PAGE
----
Magic & Mission

Magic & Mission
Colm Fitzpatrick talks to a Kerry priest who’s a part-time magician

Fr Ger Godley, a name most fitting for a priest, has sparked the interest of many because of his bewildering magical talents. All starting with a magic set that he received for Christmas when he was a child, the native-born Kerryman has pursued the craft that has brought fame to legends such as Paul Daniels, David Copperfield and Tommy Cooper.

The second-eldest of seven children, Fr Ger who attended secondary school in Tralee and later in St Patrick’s College, was ordained in 1981 and has been active in both Kenya and in the Diocese of Kerry. When asked why he became a priest, Ger replied that many people in his school would have considered the vocation, but personally, he wanted to “help people and give back to the community in some way”. He further added that his “sense of spirituality was important” and his understanding of faith has been “deepened” and “enriched” over time.

Alongside his attraction to religion, Ger also mentioned that the art of magic was a formative part of his youth. His love for magic initially began when his grandfather would perform tricks such as cutting and restoring a piece of rope.


As a devout family, they also often offered hospitality to missionaries such as the Capuchins who would stay at the guesthouse and show some sleight-of-hand to Ger. Combined with a children’s encyclopaedia and a few tricks that he received at Christmas, Ger has honed his magical skills, becoming an adept and well-rounded entertainer.

Influenced by other Irish magicians such as Patrick Page and Billy McComb, Fr Ger performs classic illusions such as the linking rings or the colour-changing handkerchief and continues to learn at Southern Brotherhood of Magicians in Cork, of which he is a member.

Over the years, perfecting his art has required both patience and practice, especially before the days of YouTube where his primary sources of information were books.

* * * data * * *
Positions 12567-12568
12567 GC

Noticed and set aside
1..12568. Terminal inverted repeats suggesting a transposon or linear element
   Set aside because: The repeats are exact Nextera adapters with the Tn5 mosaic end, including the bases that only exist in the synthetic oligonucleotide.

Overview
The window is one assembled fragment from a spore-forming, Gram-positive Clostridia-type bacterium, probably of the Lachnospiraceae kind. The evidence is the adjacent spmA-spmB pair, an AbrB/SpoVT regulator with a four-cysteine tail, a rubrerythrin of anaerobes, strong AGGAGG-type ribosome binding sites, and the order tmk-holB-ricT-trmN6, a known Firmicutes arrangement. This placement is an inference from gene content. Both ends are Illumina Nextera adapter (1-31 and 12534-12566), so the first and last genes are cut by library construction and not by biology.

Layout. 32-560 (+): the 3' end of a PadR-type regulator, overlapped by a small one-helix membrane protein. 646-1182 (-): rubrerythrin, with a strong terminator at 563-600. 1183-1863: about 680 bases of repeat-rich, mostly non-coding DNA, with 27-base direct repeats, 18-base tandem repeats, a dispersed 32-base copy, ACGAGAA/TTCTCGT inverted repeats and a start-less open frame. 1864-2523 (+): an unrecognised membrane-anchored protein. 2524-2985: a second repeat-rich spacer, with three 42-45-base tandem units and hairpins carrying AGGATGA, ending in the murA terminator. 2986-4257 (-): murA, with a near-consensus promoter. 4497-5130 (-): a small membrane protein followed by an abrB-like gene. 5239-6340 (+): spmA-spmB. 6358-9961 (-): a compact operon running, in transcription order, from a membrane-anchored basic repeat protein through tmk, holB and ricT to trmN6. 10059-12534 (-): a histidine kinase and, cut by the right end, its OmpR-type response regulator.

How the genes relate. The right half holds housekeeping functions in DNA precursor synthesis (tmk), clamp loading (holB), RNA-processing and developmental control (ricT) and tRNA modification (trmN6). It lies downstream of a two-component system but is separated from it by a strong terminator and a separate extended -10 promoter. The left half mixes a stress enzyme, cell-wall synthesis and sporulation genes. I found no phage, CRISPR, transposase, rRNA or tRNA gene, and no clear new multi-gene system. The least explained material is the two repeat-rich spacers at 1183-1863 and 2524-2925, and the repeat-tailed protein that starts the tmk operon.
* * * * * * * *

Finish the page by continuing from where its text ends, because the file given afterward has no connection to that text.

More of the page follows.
“It was a time when you ordered from a hard copy catalogue and waited for the parcel to arrive by post- no instant downloads,” he says.

This older style of learning is a clear testimony to his dedication and passion to the ancient craft. His particular field of magic requires props and sleight-of-hand, a path which he conscientiously chose to avoid mind-reading or psychic displays that would prevent any misconceptions about his abilities.

Fr Ger further went on to say that although some evangelisers often integrate magic into their sermons, he prefers to keep the two professions separate. Instead he uses the art form to connect with people in his diocese which complements his studies in community development and his interest in community youth work. Magic acts as a “good icebreaker”, he says, which helps him to connect with young people in conjunction with his work delivering magic workshops for a variety of organisations e.g. youth services, family resource centres and community development groups.

“The purpose of the workshops is to empower young people through the medium of magic. By participating in the workshop, the young person learns new skills as well as develops personally and socially,” he says.


When asked whether anyone has ever been hostile to his magic because of his priestly vocation, he replied that everyone he performs for understands that it is only for fun and entertainment, and that he never claims to possess mystical or hidden powers. However, on one particular occasion, when presenting a workshop in a Mercy School in Kenya, he had to explain how he magically removed one of his fingers after the entire room of 60 people fled out the doors, and even windows, after seeing his performance.

Although magic remains a passion for Fr Ger, he’s grateful not to be a full-time magician. He says that he would not want his “hobby to become work”, and is excited to pursue the priestly ministry and his work with the diocese’s Pastoral Development Team, which is based in the John Paul II Pastoral Centre in Killarney, with magic continuing to remain another important part of his life.

He did, however, maintain that priests should be given more opportunities to develop their talents such as singing or playing guitar. As a result, the clergy will be enabled to interact with the laity through innovative and attractive ways.

This will allow for the possibility of communities and parishes to become more enriched and stronger connections to be established between priest and laity.

This is especially pertinent in regards to the younger generation whose presence within the Church is in continual decline.

Priests are people with interests outside of their vocation. Fr Ger is an example of how nurturing one’s own talents in an ecclesial background can lead to a more fulfilling profession, and he will continue to inspire the people of Tralee, with both his sermons and his silks.